At this point in time, it’s like beating a dead horse to attack Fisher’s Fundamental Theorem of Natural Selection.

This thread surveys problems outside of Basener Sanford 2018. There are at least 3 problems, and the 4th is the deal breaker for me.

The first problem is that there was no clear and stable statement of the theorem. Not good for a theorem that was hailed as so highly for a long time.

Fisher’s Fundamental Theorem of Natural Selection was hailed as “biology’s central theorem” by Richard Dawkins. The theorem was first stated in the book, *The Genetical Theory of Natural Selection* , which WD Hamilton said was “one of the greatest books of the present century” and “second in importance in evolution theory to Darwin’s *Origin* ”. Price described how Fisher spoke of his own theorem:

He [Fisher] compared this result to the second law of thermodynamics, and described it as holding ‘the supreme position among the biological sciences’

But even as the theorem was given such accolades, even by Fisher himself who called it “fundamental”, the theorem was “view by most population geneticists as out-of-date and of modest historical interest” (Basener and Sanford 2018). Ewens and Lessard give a “negative assessment” to “the long term relevance of the theorem.” And Joe Felsenstein referred to it almost derogatory terms as the “not so fundamental Fundamental Theorem of Natural Selection."

Regarding the statement of the theorem, Price notes Edward’s commentary:

only a few (eg. Edwards, 1967) have thought that Fisher may have been correct – if only we could understand what he meant!

So in fairness, how did Fisher himself state his theorem?

‘The rate of increase in fitness of any organism at any time is equal to its genetic variance in ftness at that time.’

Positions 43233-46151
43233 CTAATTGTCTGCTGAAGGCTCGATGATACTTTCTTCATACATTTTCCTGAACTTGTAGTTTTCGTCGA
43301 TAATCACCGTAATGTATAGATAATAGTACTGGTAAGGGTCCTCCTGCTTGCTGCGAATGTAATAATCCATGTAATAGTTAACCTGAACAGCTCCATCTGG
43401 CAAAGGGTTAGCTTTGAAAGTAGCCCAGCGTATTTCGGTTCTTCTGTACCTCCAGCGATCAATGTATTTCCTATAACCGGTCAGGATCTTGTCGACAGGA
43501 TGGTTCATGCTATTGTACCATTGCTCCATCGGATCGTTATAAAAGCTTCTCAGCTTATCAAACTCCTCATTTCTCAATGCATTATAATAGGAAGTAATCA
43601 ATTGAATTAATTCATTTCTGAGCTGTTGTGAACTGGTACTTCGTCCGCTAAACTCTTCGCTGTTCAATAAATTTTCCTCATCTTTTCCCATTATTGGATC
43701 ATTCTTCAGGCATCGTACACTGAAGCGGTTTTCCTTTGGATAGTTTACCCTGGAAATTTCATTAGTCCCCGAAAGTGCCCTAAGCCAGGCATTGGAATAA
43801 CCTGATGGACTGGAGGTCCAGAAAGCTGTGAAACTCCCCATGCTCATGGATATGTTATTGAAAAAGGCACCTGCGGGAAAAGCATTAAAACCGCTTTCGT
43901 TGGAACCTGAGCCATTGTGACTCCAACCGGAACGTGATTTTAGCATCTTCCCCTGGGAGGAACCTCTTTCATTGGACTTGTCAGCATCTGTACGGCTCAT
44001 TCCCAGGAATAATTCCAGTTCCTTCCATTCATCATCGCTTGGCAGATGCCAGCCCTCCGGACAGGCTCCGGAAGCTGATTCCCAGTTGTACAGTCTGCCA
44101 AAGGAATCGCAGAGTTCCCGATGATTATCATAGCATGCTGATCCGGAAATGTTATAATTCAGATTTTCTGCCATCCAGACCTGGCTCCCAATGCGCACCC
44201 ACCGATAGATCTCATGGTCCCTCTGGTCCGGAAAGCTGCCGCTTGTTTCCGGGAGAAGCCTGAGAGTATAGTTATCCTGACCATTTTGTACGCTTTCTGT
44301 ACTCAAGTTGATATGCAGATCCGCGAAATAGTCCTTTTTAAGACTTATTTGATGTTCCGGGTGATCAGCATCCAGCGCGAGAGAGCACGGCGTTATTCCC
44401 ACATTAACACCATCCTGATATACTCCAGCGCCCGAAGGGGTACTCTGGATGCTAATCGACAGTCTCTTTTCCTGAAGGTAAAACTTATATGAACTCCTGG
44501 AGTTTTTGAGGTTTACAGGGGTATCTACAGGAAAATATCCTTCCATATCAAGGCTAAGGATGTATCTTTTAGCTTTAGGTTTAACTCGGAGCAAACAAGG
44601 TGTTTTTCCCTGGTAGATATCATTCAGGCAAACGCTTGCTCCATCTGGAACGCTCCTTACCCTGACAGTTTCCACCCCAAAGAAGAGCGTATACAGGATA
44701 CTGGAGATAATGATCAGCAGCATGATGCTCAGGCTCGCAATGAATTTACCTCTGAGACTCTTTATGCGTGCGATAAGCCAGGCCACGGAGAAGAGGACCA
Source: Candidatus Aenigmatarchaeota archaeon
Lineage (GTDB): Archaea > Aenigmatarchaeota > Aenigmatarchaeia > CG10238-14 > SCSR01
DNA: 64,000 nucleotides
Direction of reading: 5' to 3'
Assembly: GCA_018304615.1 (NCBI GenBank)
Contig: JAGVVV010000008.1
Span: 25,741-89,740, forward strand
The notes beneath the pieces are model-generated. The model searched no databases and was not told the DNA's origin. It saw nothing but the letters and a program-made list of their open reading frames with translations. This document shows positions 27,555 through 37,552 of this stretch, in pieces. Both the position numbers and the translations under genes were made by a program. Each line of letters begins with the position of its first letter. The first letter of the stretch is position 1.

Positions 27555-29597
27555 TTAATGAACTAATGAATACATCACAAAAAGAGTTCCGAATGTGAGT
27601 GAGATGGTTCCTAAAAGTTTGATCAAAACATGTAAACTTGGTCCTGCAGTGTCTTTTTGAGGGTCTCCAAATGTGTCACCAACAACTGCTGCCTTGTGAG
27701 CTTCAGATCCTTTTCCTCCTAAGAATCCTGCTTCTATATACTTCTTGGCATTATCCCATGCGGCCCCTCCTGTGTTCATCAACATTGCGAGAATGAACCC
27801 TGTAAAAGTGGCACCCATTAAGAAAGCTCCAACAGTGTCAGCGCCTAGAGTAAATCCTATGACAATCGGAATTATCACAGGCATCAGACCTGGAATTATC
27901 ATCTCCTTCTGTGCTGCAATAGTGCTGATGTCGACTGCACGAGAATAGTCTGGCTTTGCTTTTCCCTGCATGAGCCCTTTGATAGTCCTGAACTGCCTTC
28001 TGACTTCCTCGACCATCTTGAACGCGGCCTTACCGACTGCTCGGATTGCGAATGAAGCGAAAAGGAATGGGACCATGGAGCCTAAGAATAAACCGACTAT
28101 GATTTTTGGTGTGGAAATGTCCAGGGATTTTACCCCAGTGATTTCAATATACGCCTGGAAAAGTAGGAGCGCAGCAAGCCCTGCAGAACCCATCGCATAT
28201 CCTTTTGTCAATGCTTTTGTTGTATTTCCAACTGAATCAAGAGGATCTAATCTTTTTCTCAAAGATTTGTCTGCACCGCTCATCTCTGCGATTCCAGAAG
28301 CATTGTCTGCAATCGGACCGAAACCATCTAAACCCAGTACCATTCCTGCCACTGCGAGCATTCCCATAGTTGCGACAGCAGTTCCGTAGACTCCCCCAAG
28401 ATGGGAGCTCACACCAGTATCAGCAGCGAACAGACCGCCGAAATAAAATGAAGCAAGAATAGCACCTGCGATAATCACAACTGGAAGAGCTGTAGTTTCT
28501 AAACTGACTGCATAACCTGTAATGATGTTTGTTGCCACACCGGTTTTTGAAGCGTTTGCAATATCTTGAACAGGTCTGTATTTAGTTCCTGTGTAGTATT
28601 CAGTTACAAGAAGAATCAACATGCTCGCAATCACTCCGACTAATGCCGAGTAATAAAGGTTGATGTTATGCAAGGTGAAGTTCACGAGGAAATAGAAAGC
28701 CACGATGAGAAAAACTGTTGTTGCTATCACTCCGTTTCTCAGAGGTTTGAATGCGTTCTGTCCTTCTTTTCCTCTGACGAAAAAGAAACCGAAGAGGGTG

My reading of this is that this statement is the most general continuous-generation model statement of the theorem.

Ewens and Lessard 2015 give what they call a discrete-generation version of Fisher’s Theorem in equation 13 here:

On the interpretation and relevance of the Fundamental Theorem of Natural Selection - ScienceDirect

They said:

the correct statement of the FTNS in the discrete generation case

My reading is that this is a multi-loci discrete generation case, not a single loci haploid case. So, I’ll state the single loci haploid case of FTNS (which Joe Felsenstein doesn’t consider THE statement of Fisher’s theorem, so we can call it Fisher like). But in my defense, Queller 2017 and Barton 2009 describe it as THE statement of the theorem. I think Ewens and Lessard give the more accurate description that this is merely a special case application of FTNS. So this is the special case statement of FTNS:

\LARGE {\bar{w}}^\prime-\bar{w}=\frac{Var\left(w\right)}{\bar{w}}

just to clarify, in the discrete generation case, \bar{w} is a function of the generation K, so to emphasize this I like to say, \bar{w}(K).

So another way of stating FTNS in the simplest case is:

\LARGE \bar{w}\left(K+1\right)-\bar{w}\left(K\right)=\frac{Var\left(w,K\right)}{\bar{w\left(K\right)}}

But this leads to the 2nd problem of FTNS, namely, it’s a nothing burger!

Consider the example where we have a set of 3 numbers:

{1, 2, 3}